Sunday, 16 March 2014

Niche to mainstream

The past couple of months have seen a flurry of articles in the media that suggest the “craft beer” phenomenon has finally escaped from the bubble and gained wider attention. As Pete Brown writes here, the beer market will never be the same as it was.

But he also makes the point that it’s important to distinguish between a fad and a revolution. A fad is a cultural phenomenon that enjoys a brief moment in the sun, and may even for a short time seem unstoppable, but eventually disappears scarcely leaving a trace. You don’t see many people now drinking beer from the bottle with a slice of lime in the neck. A revolution, on the other hand, permanently changes the landscape. Lager was a revolution in the British beer market; so, like it or not, was nitrokeg “smooth”. For a while, though, it can be hard to tell which is which.

There’s currently a ferment of innovation and experimentation in British beer. When mainstream supermarkets create “craft beer” sections and Spoons start selling American craft beer in cans, it’s obvious something’s up. Some of these new developments will fall by the wayside, some will endure while never enjoying more than a niche appeal, but some will be taken up by the mainstream so in a few years they will seem normal. It could even be, as I suggested in the comments, that a constant search for something new will become the new mainstream.

It’s interesting to reflect on what trends in the beer market over the past few decades have gone from niche to mainstream appeal. The original, now-derided, wave of keg ales certainly did, and so did standard lager. In the early years of CAMRA, actively seeking out unusual or well-regarded beers became commonplace in a way it never was before. Even bog-standard pubs saw it as worthwhile to proclaim that they sold “real ale”. More recently, a widespread expectation has developed that the general run of pubs, and not just specialist alehouses, will offer rotating guest beers.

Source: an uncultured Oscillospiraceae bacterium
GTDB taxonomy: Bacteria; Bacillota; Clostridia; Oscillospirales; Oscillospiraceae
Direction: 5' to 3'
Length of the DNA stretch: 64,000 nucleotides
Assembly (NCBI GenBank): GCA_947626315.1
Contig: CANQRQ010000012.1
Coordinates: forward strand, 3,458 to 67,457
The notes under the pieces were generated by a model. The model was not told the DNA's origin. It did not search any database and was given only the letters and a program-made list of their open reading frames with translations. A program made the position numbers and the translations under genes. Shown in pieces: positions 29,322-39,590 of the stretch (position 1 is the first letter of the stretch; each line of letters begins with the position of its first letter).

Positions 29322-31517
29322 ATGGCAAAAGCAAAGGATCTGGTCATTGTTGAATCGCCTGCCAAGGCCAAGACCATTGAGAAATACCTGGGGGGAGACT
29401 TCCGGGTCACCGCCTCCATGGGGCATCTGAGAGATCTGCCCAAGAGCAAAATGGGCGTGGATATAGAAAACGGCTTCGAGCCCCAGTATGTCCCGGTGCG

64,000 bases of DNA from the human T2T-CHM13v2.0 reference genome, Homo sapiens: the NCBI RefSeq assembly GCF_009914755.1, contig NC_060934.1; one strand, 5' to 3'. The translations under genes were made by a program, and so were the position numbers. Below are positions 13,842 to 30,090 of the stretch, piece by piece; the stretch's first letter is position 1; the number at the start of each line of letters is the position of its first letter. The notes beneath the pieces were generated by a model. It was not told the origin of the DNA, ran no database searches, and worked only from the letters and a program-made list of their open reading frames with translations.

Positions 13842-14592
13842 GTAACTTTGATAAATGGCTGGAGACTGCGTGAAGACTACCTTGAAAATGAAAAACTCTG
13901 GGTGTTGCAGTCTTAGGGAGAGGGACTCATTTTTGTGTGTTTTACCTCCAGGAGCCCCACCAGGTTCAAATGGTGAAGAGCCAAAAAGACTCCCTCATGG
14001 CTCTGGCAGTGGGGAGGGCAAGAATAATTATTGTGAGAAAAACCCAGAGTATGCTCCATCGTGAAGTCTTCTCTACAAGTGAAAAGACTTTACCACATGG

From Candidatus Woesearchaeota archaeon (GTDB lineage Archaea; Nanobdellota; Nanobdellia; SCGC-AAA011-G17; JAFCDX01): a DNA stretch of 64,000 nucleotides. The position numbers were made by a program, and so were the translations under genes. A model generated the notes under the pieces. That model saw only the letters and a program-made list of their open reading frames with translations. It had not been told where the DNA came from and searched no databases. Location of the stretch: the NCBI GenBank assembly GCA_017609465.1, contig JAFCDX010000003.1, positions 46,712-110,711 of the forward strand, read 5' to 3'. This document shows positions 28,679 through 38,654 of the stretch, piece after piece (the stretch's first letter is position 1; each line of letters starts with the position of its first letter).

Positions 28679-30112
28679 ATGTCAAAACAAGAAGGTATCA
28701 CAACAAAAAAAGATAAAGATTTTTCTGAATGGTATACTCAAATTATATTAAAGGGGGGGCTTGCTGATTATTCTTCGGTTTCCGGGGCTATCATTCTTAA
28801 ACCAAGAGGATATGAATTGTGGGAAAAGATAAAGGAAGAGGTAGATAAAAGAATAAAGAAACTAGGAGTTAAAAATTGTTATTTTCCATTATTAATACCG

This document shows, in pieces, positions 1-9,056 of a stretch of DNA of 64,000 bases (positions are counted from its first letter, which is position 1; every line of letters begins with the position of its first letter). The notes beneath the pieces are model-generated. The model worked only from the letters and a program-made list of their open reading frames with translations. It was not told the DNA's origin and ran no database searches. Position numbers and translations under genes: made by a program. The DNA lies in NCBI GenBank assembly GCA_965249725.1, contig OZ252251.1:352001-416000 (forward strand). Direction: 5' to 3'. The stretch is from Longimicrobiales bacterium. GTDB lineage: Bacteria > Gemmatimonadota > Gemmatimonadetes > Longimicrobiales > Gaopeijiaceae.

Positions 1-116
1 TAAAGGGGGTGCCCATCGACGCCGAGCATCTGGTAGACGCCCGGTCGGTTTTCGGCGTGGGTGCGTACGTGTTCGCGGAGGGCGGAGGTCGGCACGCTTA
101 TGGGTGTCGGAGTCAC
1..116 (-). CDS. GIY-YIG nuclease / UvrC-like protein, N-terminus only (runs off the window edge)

It’s now commonplace to find “world lagers” like Budweiser Budvar, Peroni, Estrella Damm and Brahma on tap but, oddly, despite the country arguably being the home of lager brewing, German lagers have never gained mass-market popularity. And, while not everyone’s cup of tea, so-called fruit ciders have become pretty mainstream in the past few years.

The current craft beer scene encompasses a number of disparate trends, and it’s hard to discern what is really going to catch on, and what isn’t. Probably the most obvious is the rise of intensely hoppy beers using new world hops, which has been reflected in the introduction of more mainstream beers like Adnams’ Ghost Ship and even Old Golden Hen. But the sheer intensity of flavour of many beers in the American IPA style may prove to be a limiting factor. The heavily peated Islay malt whiskies are widely respected, but they don’t tend to be the regular choice of even well-heeled whisky drinkers.

And the widely-reported market trends of a move to weaker beers, and to a sweeter flavour profile, may end up inhibiting the break-out of craft beer and keeping many of its strands within a limited niche.

Ghost Drinker writes here about how one of his locals has now been rebranded as a “craft ale house” but you do have to wonder whether that will end up sharing the fate of Whitbread’s Tut’n’Shive alehouse concept of twenty-odd years ago.

17 comments:

Adrian Tierney-Jones said...

I remember a tut ’n’ shive in Crouch end (or something similar), the beer was always lacklustre — it always comes down to dispensation and quality

Curmudgeon said...

We had one in the Chapel House which is now a Tesco Express. Famously had doors nailed to the ceiling.

A classic example of bandwagon-jumping without either committing to getting the quality right or researching the potential market properly. I suspect we will see more of the same with "craft ale houses".

Cooking Lager said...

Can you have craft beer with a lime in the top?

StringersBeer said...

God, Cookie. Orange with craft. Surely.

py said...

The one thing holding back craft keg from properly breaking into the mainstream at the moment is the price. Why pay £5 for a pint of craft keg when you can get a near identical beer for £3.20 on cask?